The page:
Sunday, June 5, 2011

Racing Vs. Running-Secret of the Elite…

….from a not-so-elite.

Do you run or race? Is there a difference?

Dude, that 10 mile race tore me up! I am sore. What happened? I ran hard, yes. Probably harder than I have in a very long time. My ankles are sore, my legs are sore, my shoulders are sore…my body is sore. It’s good I guess since I have RnR Seattle in just 3 short weeks. I’m still undecided about how I will run this race: Race it? Run for fun? Race for fun? Shoot for another PR (it holds my current 13.1 PR of 1:55). I’m not sure I really know how to race a 13.1. Sure, I know how to run it but actually race? What does it mean to race anyway?

To me, racing is where I leave it all out there on the course, where I very well may collapse at the end (or sooner for that matter) and need to be drug to the hotel (or ER). Where my body hurts and my brain is screaming at me to slow down, but despite all that I push harder! Where my body tells my brain to shut it’s trap and pushes against the pesky brain who is screaming to just let off a little bit. Where I know I have never run a sub 8:20 pace for an entire 13.1 but the race is the time time and place to do it so I do it and I run faster than I have ever trained and harder than I thought possible….yeah, that is racing! I don’t know if I can do that. I don’t know if I have ever really done that, not even in HS x-country. It is hard to push yourself to those limits, to purposely put yourself in pain. It is hard to overcome the mental side of racing, where my brain tells me my body hurts and I can just slow down. Where my brain says, “What’s the point? You’re not an elite. You’re not going to win. Just save yourself the pain and slow down.”

It’s true. I’m not an elite. I am not winning Overall or even Age Group. BUT….but I was reading the blog of the woman who got second in Iron Man Texas, Kelly Handel, and it is clear that there is not much difference between her and I, other than her “comfortable” 6:50 min/mile marathon pace (and all her sponsors and her awesome tri bike, muscles, 0% body fat, shall I go on?). One difference is she knows how to race and she does it. Well. She knows how to push her body and exceed her limits through pain. She knows she will not die if she pushes to extremes. She has a strong mental game. She can push her body. I bet she trains to do that. It takes experience to know your limits and the line that you should be crossing in a race. Can I do that?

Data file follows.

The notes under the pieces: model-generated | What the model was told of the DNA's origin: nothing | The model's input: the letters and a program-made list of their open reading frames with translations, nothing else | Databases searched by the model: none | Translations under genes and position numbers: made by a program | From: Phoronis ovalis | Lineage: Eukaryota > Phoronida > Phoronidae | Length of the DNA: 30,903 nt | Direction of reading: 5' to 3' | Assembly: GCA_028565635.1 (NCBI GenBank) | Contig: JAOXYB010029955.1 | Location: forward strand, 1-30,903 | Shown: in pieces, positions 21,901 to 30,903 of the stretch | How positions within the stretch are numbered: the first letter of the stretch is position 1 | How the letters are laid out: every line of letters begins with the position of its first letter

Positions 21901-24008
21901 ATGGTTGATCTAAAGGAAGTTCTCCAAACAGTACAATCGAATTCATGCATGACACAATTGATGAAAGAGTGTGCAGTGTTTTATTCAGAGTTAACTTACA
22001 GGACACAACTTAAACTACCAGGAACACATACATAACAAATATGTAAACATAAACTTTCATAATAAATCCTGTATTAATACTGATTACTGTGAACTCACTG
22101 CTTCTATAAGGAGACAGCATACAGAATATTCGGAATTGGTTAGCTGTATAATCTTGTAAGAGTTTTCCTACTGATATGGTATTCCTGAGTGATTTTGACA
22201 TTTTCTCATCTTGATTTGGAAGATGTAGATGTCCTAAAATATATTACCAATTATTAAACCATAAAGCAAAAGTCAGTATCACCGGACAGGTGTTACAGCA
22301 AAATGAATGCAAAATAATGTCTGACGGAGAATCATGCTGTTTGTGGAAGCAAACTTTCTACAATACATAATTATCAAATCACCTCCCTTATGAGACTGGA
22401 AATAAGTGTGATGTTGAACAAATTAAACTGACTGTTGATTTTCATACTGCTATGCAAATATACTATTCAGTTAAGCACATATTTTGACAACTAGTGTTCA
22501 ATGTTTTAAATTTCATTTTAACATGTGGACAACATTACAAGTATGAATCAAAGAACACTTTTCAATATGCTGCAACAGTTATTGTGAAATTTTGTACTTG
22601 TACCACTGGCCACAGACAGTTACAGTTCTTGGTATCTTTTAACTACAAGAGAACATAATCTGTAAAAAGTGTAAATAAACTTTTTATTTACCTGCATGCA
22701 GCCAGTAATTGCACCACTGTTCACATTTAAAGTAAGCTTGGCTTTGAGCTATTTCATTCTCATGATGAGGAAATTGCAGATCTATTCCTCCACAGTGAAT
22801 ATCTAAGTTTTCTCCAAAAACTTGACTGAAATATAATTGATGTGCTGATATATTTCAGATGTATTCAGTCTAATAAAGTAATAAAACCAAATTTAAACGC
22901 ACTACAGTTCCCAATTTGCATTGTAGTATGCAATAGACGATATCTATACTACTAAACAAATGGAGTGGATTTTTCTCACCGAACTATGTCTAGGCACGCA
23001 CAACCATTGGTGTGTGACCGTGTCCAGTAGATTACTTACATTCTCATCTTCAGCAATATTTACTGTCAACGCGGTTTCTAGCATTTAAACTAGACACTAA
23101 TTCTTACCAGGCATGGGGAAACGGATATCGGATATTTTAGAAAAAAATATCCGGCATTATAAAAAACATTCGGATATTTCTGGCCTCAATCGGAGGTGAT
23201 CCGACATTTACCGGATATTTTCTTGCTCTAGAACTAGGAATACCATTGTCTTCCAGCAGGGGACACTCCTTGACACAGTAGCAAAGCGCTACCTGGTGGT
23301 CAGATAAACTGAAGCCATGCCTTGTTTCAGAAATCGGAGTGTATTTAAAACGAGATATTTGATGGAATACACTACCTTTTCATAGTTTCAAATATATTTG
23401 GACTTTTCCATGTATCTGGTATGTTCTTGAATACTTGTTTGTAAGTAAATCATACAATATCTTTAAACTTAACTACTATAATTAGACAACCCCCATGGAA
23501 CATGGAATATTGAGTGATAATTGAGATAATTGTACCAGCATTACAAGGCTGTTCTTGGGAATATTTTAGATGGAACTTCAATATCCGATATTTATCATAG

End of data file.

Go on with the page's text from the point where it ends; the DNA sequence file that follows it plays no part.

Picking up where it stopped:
I’m certainly not saying I want to be an elite Iron (wo)Man, that just might be crazy, but I would like to scale the wall in my brain that eerily resembles the Great Wall of China, so that I can improve and push my own limits. It almost seems that the elites are some sort of super-human athletes. But are they? Or do they just have super-human mental abilities? Yes, physical fitness and prowess is key but in order to make it to that level of fitness and competing it takes a strong mind, a mind that says, “I can do this. I WILL do this.” and “The pain will not last forever.” And mostly, a mind that can shut out all common sense that says the human body should not feel pain and should not be able to swim 1.2 miles, bike 56 miles, then run 13.1 miles…the strong, elite mind says the body can and should do it and not only that but it can and should do it fast, faster than anyone else, better than anyone else…Go out, do it fast, get it over with and WIN.

I have unlocked the secret of the elite…….you’re welcome.

**And lastly, if you haven’t already, enter my Saucony shoe giveaway courtesy of! Contest ends tomorrow so do it now! click HERE!


  1. Elite runners have the physical thing together, but you're right...more importantly they have their heads on a whole other level!